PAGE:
Multi-touch devices have recently enjoyed a surge of popularity by supported by an ever-increasing wealth of applications which is a testimony that digital natural user interfaces (NUI) have gained attraction in the public. While paper is still far from extinct, we observe that habits and interaction patterns are more and more shifting towards those types of digital devices, as they become user-friendlier and more effective at performing regular document tasks. Digital interactive tabletops form an important subcategory, which receives considerable attention in the different HCI-research communities, yet surprisingly has not seen a great number of advanced document engineering applications that take advantage of this type of platform. We postulate that bimanual pen-and-touch-operated tabletops, as enhanced virtual office desks, are very suitable platforms to perform a number of document-engineering tasks and are a natural extension of the paper-digital interface paradigm, the obvious advantage of tabletops being that they provide immediate, interactive feedback to users upon their actions. Currently, though, systems only demonstrate the novel UI concepts in rather isolated, single-document environments and are not yet integrated in any particular document engineering workflow. Very often, documents are engaged in a process involving several interactions with interfaces of sometimes heterogeneous systems and so the need to integrate tabletop UIs with a variety of legacy workflows arises.
The advent of NUIs has also strongly influenced the multimedia retrieval community. In particular, novel approaches that make use of the interaction capabilities of NUIs for posing queries, such as query by sketch applied to digital image collections, have become increasingly popular. While the general idea to search for images on the basis of a (rough) user-provided sketch is very appealing, it is currently limited to a particular search task, namely known-item search. With the availability of large digital video collections, query by sketch will also become highly relevant for content-based video retrieval. However, in order to go beyond the comparison of a sketch with a single video frame, support for dedicated gestures to express the motion of objects over several frames are needed.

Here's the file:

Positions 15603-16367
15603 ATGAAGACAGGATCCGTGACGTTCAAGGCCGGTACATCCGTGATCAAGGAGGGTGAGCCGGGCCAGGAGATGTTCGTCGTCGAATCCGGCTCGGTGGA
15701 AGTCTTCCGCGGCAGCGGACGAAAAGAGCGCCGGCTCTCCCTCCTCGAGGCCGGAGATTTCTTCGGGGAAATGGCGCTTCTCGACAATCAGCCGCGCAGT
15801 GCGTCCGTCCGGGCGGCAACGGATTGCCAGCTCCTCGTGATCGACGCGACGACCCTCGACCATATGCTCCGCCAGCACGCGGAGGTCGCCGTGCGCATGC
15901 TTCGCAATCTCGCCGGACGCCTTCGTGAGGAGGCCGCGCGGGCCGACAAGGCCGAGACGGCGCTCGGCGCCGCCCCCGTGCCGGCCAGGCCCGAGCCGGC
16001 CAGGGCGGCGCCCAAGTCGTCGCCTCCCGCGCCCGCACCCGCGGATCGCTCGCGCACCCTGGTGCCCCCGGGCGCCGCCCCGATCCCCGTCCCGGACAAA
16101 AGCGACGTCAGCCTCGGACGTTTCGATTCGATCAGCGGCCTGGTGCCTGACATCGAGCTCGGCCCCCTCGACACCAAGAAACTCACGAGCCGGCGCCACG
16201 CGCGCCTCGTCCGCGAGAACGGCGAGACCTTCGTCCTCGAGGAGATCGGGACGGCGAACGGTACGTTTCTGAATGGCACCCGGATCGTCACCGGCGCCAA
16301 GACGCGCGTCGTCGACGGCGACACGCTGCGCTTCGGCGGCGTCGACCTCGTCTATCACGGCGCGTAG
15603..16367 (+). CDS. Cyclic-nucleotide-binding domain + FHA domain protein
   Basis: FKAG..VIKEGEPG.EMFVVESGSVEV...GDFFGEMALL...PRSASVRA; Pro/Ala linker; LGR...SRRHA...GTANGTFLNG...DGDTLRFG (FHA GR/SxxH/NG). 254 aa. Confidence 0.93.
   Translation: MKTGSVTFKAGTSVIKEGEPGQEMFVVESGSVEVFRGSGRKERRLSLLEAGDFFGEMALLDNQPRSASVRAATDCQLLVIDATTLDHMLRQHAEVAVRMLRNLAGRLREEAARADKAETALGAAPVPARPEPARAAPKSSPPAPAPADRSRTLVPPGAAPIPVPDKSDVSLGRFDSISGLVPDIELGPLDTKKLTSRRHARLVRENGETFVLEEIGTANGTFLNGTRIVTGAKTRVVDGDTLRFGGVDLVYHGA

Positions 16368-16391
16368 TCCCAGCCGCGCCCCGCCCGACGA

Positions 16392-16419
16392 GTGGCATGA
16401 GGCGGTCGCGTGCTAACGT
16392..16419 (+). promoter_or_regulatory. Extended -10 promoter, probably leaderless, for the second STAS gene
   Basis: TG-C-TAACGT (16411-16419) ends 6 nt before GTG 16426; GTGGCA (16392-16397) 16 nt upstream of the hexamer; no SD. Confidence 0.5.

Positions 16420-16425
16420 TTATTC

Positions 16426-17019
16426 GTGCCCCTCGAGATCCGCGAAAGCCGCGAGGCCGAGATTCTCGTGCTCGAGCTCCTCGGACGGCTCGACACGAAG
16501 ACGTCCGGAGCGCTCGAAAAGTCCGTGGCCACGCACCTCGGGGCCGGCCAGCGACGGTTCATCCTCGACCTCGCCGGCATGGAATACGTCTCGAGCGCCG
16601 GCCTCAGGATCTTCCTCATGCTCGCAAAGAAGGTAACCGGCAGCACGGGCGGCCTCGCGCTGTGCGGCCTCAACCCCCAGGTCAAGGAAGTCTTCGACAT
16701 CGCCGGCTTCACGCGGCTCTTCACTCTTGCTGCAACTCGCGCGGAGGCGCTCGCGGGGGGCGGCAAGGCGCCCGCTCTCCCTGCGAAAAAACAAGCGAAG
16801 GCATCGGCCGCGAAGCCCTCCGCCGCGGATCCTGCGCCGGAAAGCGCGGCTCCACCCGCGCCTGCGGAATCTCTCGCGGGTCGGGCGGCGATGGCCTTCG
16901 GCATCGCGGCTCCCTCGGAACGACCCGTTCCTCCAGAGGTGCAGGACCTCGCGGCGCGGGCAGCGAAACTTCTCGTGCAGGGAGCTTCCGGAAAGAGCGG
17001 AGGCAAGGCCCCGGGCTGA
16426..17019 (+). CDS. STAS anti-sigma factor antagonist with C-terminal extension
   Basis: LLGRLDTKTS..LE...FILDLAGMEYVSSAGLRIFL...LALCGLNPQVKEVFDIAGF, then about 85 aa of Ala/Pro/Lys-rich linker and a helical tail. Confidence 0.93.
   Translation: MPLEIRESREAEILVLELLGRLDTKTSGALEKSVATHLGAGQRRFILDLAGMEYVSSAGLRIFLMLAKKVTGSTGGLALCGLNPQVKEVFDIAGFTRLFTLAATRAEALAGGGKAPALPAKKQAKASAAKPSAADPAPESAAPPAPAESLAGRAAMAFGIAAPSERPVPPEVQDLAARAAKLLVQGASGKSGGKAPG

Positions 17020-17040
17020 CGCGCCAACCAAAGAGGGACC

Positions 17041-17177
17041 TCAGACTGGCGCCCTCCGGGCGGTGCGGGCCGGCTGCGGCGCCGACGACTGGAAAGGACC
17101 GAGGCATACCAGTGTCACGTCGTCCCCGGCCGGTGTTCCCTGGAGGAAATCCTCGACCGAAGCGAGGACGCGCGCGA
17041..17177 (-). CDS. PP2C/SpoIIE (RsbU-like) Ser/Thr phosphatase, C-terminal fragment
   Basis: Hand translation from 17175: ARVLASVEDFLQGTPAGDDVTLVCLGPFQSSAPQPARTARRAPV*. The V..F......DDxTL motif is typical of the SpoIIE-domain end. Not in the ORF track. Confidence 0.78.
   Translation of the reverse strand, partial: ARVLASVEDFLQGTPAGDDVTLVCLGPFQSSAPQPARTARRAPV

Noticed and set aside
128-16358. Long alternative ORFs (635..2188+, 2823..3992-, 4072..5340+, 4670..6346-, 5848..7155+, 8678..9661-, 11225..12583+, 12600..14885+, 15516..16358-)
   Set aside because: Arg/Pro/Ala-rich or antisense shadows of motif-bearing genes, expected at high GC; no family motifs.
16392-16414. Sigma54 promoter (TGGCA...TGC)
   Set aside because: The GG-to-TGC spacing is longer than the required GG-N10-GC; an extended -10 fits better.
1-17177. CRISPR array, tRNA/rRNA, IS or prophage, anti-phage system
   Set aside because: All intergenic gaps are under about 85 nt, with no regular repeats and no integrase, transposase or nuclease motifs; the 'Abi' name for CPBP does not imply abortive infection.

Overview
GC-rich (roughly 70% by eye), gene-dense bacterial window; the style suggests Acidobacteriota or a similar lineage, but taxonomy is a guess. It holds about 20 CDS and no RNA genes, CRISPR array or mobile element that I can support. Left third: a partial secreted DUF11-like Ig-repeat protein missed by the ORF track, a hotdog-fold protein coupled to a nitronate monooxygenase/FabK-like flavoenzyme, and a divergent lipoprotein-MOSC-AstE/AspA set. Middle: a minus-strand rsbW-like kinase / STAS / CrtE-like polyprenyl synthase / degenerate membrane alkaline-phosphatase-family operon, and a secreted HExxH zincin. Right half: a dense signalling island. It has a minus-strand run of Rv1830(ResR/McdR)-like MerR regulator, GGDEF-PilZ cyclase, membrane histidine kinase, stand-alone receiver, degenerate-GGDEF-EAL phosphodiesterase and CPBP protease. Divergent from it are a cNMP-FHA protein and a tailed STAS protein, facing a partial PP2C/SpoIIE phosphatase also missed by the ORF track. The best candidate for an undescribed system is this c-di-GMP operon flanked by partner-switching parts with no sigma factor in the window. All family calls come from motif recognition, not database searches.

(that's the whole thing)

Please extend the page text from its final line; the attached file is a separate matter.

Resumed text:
The MM-DocTable project aims at providing a sound architecture and tools to support document engineering tasks performed on digital tabletops in a wider range of contexts, in particular by enabling rapid and seamless access to reference material for multimedia document creation or editing. Most importantly, the proposed architecture will support several querying methods (keyword search, query by example, and query by sketch) with a view to apply them interchangeably in a number of retrieval scenarios. The pen-and-touch-operated UI of the tabletop will be designed so that the different retrieval operations are all seamlessly executable within the main document task, that is, without requiring tedious context switches.
To achieve these goals, the project will consist of four main parts. First, we will investigate what scenarios can benefit from complex document engineering workflows on tabletop devices that jointly use different query paradigms. Second, we will develop new algorithms for the detection of prominent objects in sketch-based image retrieval in order to apply query by sketch to other interaction intentions beyond known item search. Third, we will extend sketch-based retrieval to digital video collections, by adding gestures for specifying the motion of objects. Fourth, we will seamlessly integrate all these services into the tabletop UI so that users are able to directly access elements of the multimedia database and use this integrated system in user studies.